Problems with HTTPS and the Lock Icon

    • Upgrade from HTTP to HTTPS

    • Forged certs

    • Mixed content: HTTP and HTTPS on the same page

    • Does HTTPS hide web traffic?

      • Problems: traffic analysis, compression attacks

    1 http https upgrade
    1. HTTP  HTTPS upgrade

    Common use pattern:

    • browse site over HTTP; move to HTTPS for checkout

    • connect to bank over HTTP; move to HTTPS for login

      SSL_strip attack: prevent the upgrade [Moxie’08]

      <a href=https://…>  <a href=http://…>

      Location: https://...  Location: http://... (redirect)

      <form action=https://… >  <form action=http://…>





    Tricks and details
    Tricks and Details

    Tricks: drop-in a clever fav icon (older browsers)

    ⇒ fav icon no longer presented in address bar

    More tricks: inject “Set-cookie” headers to delete existing session cookies in browser. Force login.

    Number of users who detected HTTP downgrade: 0

    Defense strict transport security hsts
    Defense: Strict Transport Security (HSTS)

    Header tells browser to always connect over HTTPS

    Subsequent visits must be over HTTPS (self signed certs result in an error)

    • Browser refuses to connect over HTTP or if self-signed cert

    • Requires that entire site be served over HTTPS

      STS flag deleted when user “clears private data” : security vs. privacy

    Strict-Transport-Security: max-age=31⋅106;

    (ignored if not over HTTPS)


    2 certificate issuance woes
    2. Certificate Issuance Woes

    Wrong issuance:

    2011: Comodoand DigiNotar RAs hacked, issue certs for Gmail, Yahoo! Mail, …

    2013: TurkTrust issued cert. for by pinning)

    ⇒ enables eavesdropping w/o a warning on user’s session

    Man in the middle attack using rogue cert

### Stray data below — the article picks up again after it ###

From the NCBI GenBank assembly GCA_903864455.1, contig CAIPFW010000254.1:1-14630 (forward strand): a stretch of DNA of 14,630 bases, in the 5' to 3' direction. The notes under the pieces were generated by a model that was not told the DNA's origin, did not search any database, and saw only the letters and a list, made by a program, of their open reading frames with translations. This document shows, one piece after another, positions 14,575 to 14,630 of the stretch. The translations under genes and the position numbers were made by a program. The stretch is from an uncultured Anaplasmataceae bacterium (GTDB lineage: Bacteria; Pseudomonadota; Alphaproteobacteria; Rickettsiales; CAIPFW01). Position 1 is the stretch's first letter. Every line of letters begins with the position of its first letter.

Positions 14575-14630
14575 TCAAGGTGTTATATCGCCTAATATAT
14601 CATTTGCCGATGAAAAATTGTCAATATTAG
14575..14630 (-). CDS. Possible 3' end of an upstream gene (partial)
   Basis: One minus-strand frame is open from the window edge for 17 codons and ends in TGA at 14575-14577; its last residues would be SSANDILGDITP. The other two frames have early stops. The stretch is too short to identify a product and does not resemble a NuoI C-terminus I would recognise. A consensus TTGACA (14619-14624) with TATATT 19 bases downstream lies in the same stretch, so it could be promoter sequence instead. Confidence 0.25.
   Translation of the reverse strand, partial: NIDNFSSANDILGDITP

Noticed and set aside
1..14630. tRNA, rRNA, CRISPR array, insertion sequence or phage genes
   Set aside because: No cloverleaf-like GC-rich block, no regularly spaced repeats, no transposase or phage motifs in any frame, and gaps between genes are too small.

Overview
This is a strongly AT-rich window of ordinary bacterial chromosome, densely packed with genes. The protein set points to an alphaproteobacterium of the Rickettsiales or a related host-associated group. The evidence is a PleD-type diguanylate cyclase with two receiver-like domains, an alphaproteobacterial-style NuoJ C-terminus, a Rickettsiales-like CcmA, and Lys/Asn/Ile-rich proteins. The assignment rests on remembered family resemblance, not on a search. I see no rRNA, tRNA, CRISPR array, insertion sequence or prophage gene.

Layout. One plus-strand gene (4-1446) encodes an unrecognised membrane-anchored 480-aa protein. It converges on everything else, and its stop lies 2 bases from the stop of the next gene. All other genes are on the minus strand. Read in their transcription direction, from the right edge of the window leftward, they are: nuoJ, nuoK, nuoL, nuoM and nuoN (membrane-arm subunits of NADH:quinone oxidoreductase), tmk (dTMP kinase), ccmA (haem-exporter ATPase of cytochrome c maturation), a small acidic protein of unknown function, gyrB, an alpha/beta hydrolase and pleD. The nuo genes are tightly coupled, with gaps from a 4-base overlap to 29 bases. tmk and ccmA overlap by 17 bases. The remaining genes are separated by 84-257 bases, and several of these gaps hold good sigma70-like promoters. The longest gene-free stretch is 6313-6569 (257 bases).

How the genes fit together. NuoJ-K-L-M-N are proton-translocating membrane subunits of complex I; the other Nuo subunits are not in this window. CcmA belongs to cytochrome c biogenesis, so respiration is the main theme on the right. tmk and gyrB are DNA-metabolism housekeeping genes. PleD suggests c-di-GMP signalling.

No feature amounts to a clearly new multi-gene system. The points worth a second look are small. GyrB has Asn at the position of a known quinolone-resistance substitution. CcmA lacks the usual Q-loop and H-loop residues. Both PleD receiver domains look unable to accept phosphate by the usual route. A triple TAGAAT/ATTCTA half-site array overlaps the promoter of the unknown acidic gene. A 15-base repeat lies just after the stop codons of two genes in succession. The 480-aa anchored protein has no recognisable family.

Man in the middle attack using rogue cert




    Attacker proxies data between user and bank. Sees all traffic and can modify data at will.



    (cert for Bank by a valid CA)



    ServerCert (rogue)

    ServerCert (Bank)

    SSL key exchange

    SSL key exchange





    HTTP data enc with k1

    HTTP data enc with k2

    What to do many good ideas
    What to do? (many good ideas)

    • HTTP public-key pinning, TACK

      • Let a site declare CAs that can sign its cert (similar to HSTS)

      • on subsequent HTTPS, browser rejects certs issued by other CAs

      • TOFU: Trust on First Use

    • Certificate Transparency: [LL’12]

      • idea: CA’s must advertise a log of all certs. they issued

      • Browser will only use a cert if it is published on log server

        • Efficient implementation using Merkle hash trees

      • Companies can scan logs to look for invalid issuance

    3 mixed content http and https
    3. Mixed Content: HTTP and HTTPS

    Page loads over HTTPS, but contains content over HTTP

    (e.g. <script src=“http://.../script.js> )

    ⇒ Active network attacker can hijack session

    by modifying script en-route to browser

    never write this



    Mixed active content (scripts, css) blocked since Chrome 14 (2011)

    4 peeking through ssl traffic analysis
    4. Peeking through SSL: traffic analysis

    • Network traffic reveals length of HTTPS packets

      • TLS supports up to 256 bytes of padding

    • AJAX-rich pages have lots and lots of interactions with the server

    • These interactions expose specific internal state of the page


    Chen, Wang, Wang, Zhang, 2010

    Peeking through ssl an example cwwz 10
    Peeking through SSL: an example [CWWZ’10]

    Vulnerabilities in an online tax application

    No easy fix. Can also be used to ID Tor traffic

    Peeking through ssl compression dr 12
    Peeking through SSL: compression [DR’12]

    • HTTPS: supports compressing data before encryption (16KB records)

    • Attacker: wants to recover Gmail session cookie (say)

    • Places Javascript on some site that issues request:

    • 1st byte of cookie is “A” ⇒ record will compress more than when not

    • Script tries all possibilities to expose 1st byte. Moves to 2nd bytes …


    GET….AAAAAACookie: session=__A 6Bh63g53ig4Host:

    What to do: do not use compression with HTTPS